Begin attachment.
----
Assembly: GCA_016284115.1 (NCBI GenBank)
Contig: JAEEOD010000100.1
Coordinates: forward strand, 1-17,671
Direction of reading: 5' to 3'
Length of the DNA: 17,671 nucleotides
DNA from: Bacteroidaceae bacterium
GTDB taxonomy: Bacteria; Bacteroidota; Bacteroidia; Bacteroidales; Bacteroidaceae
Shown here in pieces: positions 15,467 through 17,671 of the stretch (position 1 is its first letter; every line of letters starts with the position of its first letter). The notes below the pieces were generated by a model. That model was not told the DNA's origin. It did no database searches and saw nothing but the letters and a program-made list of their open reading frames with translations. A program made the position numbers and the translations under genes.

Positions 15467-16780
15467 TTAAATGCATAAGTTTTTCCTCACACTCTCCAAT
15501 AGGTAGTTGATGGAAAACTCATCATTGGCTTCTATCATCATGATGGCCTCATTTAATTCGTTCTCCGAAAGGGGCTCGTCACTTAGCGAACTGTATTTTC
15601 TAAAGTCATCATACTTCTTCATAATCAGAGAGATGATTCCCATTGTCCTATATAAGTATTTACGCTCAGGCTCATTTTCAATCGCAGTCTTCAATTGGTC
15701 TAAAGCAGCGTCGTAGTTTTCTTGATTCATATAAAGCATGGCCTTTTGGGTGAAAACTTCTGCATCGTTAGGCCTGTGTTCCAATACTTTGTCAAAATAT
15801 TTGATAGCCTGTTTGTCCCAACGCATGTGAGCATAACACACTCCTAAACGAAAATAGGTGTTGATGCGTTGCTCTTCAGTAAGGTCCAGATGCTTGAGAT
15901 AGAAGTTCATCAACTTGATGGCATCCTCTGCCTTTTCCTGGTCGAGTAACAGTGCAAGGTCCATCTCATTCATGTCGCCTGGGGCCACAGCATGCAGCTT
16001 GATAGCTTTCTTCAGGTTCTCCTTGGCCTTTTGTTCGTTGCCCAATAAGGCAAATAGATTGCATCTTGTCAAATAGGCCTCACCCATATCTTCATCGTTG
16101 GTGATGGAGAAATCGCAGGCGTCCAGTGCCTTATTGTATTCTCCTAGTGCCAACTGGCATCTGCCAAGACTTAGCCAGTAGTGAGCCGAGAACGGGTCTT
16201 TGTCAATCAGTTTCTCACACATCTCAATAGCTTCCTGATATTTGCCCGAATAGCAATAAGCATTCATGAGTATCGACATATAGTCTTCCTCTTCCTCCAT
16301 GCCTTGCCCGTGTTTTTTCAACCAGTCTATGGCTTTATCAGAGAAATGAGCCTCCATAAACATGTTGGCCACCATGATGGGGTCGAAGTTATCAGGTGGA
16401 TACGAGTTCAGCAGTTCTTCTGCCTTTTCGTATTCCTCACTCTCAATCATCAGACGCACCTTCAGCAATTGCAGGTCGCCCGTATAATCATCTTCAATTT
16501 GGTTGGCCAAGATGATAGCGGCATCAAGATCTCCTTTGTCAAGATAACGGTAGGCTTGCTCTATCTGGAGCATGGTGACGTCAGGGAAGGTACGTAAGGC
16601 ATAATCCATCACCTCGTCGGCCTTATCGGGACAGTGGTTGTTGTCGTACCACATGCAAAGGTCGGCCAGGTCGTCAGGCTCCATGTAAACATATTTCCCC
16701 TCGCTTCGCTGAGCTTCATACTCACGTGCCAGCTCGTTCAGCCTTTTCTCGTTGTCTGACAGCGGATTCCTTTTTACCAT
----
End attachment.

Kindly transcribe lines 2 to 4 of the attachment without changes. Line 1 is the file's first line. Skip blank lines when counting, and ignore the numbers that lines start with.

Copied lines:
Contig: JAEEOD010000100.1
Coordinates: forward strand, 1-17,671
Direction of reading: 5' to 3'